I have a couple of confessions to make. The first is that I have not been doing any sewing. At first I chalked it up to post-vacation doldrums and the psychological adjustments that usually accompany the return to reality. Anyways, I’ve done a tonne of thinking and tracing and mental sewing, but not much real sewing.
And started working on a small stumpwork box. I’m new to stumpwork, but have always been intrigued by it. Here’s a fern leaf and a bluebell – fishbone and straight stitch. I’ll be working on bigger bluebell petals with wire later.
Front view, modeled so nicely by my vintage Acme fully adjustable “living” dress form. 🙂
Another bodice pic. I tried to get those sparkly star effect thingys happening with the light prisming through the crystals, but obviously my photography skills aren’t up to snuff, and I wasn’t about to Photoshop them in.
So there we have it. Six yards of silk chiffon + silk peau de soie bodice embroidered with freshwater pearls, Swarovski crystals, silk flowers, japanese seed beads + petticoats and a variety of supporting layers = one completed prom dress. I had a lot of fun!!!
The second UFO is now a wearable garment. It’s about 9C outside – hence the big mommy-sized sweater!Rosebuds in the buttons for the fly-away back and adjustable straps. Front strap embroidery – bullion rose and rosebuds; detached chain leaves and fly-stitch stems & calyx.
I also managed to quickly put together a new petticoat, since DD3’s outgrown the previous one. I used a RTW tank, cut it off at what I thought was waist length (it’s stretched a bit since it’s been hanging around waiting for a nice day for photographs) and attached a four-tiered peasant skirt. The bottom tier is about 6 yards in width. I used remnants from previous petticoats for this one, so the top two layers are different weights of Egyptian cotton shirting, and the two bottom layers are Swiss broderie anglais, which I originally purchased because of the fabulous edging for the last now-too-small petticoat. I finished the bottom with white satin ribbon. And the Lelli Kelly’s are too small this year – a big disappointment in this house!
I’ve finished one of my three UFO’s! This was originally supposed to be DD3’s Easter dress three – read it: not one, not two, but THREE – years ago. But I never got around to finishing up the smocking or the embroidery. I was just not motivated.The dress pattern is from AS&E #74, and was originally sized up to a 7. I find that the Australian kids sizes are quite a bit bigger than US or European kids sizes. DD3 is really a size 10, but can still squeeze into this dress, although it’s a bit short on her. Needless to say, it’s going into the heirloom closet.
It’s white linen with cotton smocking and embroidery. The original version has embroidered short tulip sleeves with piping and a piped embroidered peter pan collar, but I left them off because I thought it looked better without them.
There’s a belt instead of the usual big long ties for a big bow at the back. It’s a nice touch and suite the clean lines of the dress. Although I really couldn’t be bothered to be a perfectionist about matching the widths of the belts since it involved turning one of them inside out and ripping out the piping and redoing it, it’s done, and that’s the end of it. I’m annoyed it’s not perfect, but I am not redoing it now.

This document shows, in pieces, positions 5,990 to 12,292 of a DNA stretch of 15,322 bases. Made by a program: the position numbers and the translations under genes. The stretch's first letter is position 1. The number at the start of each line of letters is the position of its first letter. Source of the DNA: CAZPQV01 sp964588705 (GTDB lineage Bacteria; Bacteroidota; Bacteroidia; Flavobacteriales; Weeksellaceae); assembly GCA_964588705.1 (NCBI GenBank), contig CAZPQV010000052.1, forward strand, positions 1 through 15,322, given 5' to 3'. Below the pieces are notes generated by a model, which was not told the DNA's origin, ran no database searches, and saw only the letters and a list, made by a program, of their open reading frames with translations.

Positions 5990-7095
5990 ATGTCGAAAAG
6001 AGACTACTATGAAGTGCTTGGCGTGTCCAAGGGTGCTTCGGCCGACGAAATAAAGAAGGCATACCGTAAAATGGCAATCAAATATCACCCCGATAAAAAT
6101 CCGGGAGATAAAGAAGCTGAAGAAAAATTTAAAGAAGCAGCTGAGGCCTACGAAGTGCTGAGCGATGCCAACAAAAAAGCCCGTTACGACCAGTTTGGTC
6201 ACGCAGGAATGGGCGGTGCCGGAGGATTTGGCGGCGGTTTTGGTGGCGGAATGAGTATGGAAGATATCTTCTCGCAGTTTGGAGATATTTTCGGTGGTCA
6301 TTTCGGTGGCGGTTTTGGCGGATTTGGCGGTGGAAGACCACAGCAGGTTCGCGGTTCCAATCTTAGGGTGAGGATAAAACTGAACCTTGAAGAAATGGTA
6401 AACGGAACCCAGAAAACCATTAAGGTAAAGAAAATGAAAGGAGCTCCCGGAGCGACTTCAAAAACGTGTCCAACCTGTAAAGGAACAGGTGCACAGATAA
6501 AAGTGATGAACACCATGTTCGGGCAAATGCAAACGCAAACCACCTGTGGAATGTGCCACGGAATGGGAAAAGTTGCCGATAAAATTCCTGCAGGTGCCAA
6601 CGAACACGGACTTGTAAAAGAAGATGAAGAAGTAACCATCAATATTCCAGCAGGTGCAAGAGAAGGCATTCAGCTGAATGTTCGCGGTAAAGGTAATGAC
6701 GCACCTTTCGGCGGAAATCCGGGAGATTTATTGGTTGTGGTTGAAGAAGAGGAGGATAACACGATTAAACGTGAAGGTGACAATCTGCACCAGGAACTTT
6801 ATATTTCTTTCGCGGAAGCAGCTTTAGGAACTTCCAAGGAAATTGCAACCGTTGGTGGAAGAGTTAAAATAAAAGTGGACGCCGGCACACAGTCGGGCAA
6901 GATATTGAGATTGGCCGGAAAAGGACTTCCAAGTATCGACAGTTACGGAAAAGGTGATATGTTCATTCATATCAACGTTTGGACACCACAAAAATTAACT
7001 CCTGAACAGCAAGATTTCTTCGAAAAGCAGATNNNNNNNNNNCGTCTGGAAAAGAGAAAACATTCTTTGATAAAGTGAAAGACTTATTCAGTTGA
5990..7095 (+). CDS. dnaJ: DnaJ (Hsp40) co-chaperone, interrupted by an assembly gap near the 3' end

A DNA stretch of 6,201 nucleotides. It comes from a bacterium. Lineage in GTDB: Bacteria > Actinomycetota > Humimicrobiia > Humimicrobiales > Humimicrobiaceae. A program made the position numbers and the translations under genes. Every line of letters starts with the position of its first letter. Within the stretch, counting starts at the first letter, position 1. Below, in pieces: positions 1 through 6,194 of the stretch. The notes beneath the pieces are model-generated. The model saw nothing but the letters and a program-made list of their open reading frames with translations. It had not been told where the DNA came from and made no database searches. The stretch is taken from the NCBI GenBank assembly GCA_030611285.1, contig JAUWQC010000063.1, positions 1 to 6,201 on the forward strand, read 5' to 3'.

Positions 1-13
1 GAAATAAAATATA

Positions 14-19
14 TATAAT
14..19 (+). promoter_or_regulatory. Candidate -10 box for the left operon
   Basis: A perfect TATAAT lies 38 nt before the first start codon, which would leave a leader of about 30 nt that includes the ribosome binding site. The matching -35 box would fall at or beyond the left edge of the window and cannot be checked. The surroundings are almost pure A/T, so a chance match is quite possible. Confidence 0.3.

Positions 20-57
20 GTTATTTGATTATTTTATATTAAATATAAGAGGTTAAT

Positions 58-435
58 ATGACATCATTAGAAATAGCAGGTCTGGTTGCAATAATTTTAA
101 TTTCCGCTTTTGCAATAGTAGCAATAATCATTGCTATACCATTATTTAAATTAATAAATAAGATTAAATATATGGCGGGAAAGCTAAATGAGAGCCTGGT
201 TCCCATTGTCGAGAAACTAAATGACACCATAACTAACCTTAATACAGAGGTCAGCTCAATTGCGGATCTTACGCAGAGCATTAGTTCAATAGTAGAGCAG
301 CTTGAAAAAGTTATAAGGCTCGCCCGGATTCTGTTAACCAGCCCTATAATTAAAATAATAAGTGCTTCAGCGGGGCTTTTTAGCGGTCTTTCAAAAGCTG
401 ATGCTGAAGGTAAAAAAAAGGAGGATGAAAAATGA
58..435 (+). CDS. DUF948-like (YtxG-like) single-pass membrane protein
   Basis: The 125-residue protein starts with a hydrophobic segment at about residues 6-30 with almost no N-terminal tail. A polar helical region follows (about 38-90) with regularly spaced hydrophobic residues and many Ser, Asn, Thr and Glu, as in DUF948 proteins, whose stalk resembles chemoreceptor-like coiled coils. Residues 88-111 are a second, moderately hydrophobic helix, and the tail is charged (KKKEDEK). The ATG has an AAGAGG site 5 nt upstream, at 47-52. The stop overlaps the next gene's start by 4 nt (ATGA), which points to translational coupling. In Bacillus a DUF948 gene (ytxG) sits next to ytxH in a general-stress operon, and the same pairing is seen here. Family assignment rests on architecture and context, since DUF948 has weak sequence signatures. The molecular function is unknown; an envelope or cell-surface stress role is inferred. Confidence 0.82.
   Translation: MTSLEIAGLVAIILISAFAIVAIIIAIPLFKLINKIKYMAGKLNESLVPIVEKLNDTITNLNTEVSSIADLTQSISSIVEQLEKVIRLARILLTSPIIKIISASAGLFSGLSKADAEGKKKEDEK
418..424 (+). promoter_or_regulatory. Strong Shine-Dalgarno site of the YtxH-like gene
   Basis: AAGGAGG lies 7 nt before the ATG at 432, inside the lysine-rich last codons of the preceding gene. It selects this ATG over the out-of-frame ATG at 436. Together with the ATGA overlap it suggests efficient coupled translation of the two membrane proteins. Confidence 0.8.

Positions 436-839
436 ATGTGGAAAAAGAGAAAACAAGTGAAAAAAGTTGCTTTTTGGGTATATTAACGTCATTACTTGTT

The bottom band is a double width of the linen. I’m happy with the piped and bound armholes and neckline. I think it ties the whole dress together. And now that I have buttons, I’ll be finishing up another UFO in the next couple of days. Yay!
I’ve finally decided to part with a winter coat I smocked for DD1 about 8 years ago. It’s another pattern from Australian Smocking & Embroidery Issue 66. It included a little purse, which I thought was a cute touch. The roses and leaves are made from strips of cashmere.
It was my first attempt to smock a heavier fabric by hand…. I mean actually marking the fabric and pleating it by hand, as it was too bulky to put through a pleater. What’s a pleater? A little hand-turned wonder that pleats the fabric for you, saving a lot of time, not to mention ensuring that the rows of pleats are precise.
But back to the coat. It’s a beautiful coat – a little heavy – but warm and there is so much wear left in it! Why keep it in my closet for someone 30 years down the line when I can always make another one – and would enjoy it, too? So I handed it down to a friend who has a daughter younger than all of mine. In a way I’m happy that it’s going to someone who will appreciate it, but on the other hand it makes me sad to part with it. This particular friend’s mom was a seamstress, trained in Italy, so I know she appreciates the work that goes into a garment like this. But it’s hard to part with something that has a lot of love and time put into the making of it.
Just last night DH managed to encourage me with an offhand comment about how art isn’t really worth anything until there’s someone willing to pay for it. In his defense, I see his (time = money) point, but it still is a hurtful and sad comment. Is what people create really so “worthless” if there isn’t a return on the investment, so to speak?
I know I would be very hesitant to fork over what this purse is actually worth in terms of material and labour (maybe $15?) if I saw it in a store, but is that because I know I could make it if I really wanted to have it? Because I’m not one of the “rich” that don’t think twice before paying ridiculous amounts of money for one-of-a-kind garments? Or because I don’t think it’s worth it or that it will be tossed after 3 days of use? Yet I love to spend my time to create an item like this! It’s enjoyable, I’m pleased with the tangible result of what I spent my time on, and it most definitely gives me a creative outlet…. a place to wind down and relax while I do something that I love!